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All birds have nostrils, or nares, located at the base of the bill through which the bird breathes. Within the skull is a pair of chambers that consist of maze-like folds (called concha) that both warm and clean the air before it enters the lungs. The folds also have nerves that allow the bird to smell.

How well birds can smell is an on-going debate among ornithologists. What is certain is that some species have better-developed sensory organs than others, and the sense of smell has many uses.

The family of seabirds called "tubenoses", which includes albatrosses, fulmars, petrels and shearwaters, have incredibly large nares and very well developed olfactory centres (the part of the brain that deals with the sense of smell).

FulmarFor example, fulmars can smell fish oils from up to 25 kilometres (15 miles) downwind, so when these oils form a slick on the sea surface as a result predatory fish and mammals attacking shoals of fish and squid underwater, the fulmar are quickly at the scene to forage for food. Other sea birds can smell a pheromone that fish give off when stressed.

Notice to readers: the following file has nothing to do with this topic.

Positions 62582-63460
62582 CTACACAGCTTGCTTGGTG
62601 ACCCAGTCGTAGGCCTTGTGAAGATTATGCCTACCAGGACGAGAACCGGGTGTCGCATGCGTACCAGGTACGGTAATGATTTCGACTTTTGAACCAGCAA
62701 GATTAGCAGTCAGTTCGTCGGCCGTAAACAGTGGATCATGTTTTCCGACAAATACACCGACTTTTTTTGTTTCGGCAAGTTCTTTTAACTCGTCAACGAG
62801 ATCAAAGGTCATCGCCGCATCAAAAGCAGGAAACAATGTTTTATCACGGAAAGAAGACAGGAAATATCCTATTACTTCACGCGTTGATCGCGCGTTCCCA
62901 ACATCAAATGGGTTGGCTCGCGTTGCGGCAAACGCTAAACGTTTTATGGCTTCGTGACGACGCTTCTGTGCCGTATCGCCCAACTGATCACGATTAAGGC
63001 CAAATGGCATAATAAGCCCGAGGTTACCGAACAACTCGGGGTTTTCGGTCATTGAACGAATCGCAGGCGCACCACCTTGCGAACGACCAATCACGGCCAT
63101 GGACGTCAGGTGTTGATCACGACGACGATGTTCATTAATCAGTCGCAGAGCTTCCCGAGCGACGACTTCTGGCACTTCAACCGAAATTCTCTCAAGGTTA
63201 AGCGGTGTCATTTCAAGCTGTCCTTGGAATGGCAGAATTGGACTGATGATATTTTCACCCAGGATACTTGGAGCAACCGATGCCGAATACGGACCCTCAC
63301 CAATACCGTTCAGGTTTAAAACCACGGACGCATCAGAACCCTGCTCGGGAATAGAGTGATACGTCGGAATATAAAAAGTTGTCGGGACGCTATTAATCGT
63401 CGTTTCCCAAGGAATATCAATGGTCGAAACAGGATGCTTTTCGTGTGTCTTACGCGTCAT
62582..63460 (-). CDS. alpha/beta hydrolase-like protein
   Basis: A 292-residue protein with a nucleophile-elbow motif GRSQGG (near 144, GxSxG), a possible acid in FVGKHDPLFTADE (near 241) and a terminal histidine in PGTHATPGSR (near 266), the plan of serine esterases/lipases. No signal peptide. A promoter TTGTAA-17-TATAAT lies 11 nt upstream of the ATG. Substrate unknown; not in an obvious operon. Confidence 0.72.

In addition, some petrels and shearwaters forage for food at night and, at least in part, return to their burrow by smelling the odours from it.

Most garden birds, such as thrushes, finches and tits, however, do not have such well-developed senses of smell. There is still evidence, though, that some species, such as pigeons and doves, rely partly on odours to navigate, and others use their sense of smell for still different purposes:

  • Some experiments have shown that the Starling uses its sense of smell to choose plant material for its nest that contains chemicals that disinfect the nest of bacteria and parasites and so protect the eggs and nestlings.
  • The drake Mallard uses his sense of smell to determine when the duck is ready to mate by her scent caused by the release of pheromones (chemicals that affect behaviour).

Thus, it seems birds do have a sense of smell, albeit sometimes used for quite different reasons to our own.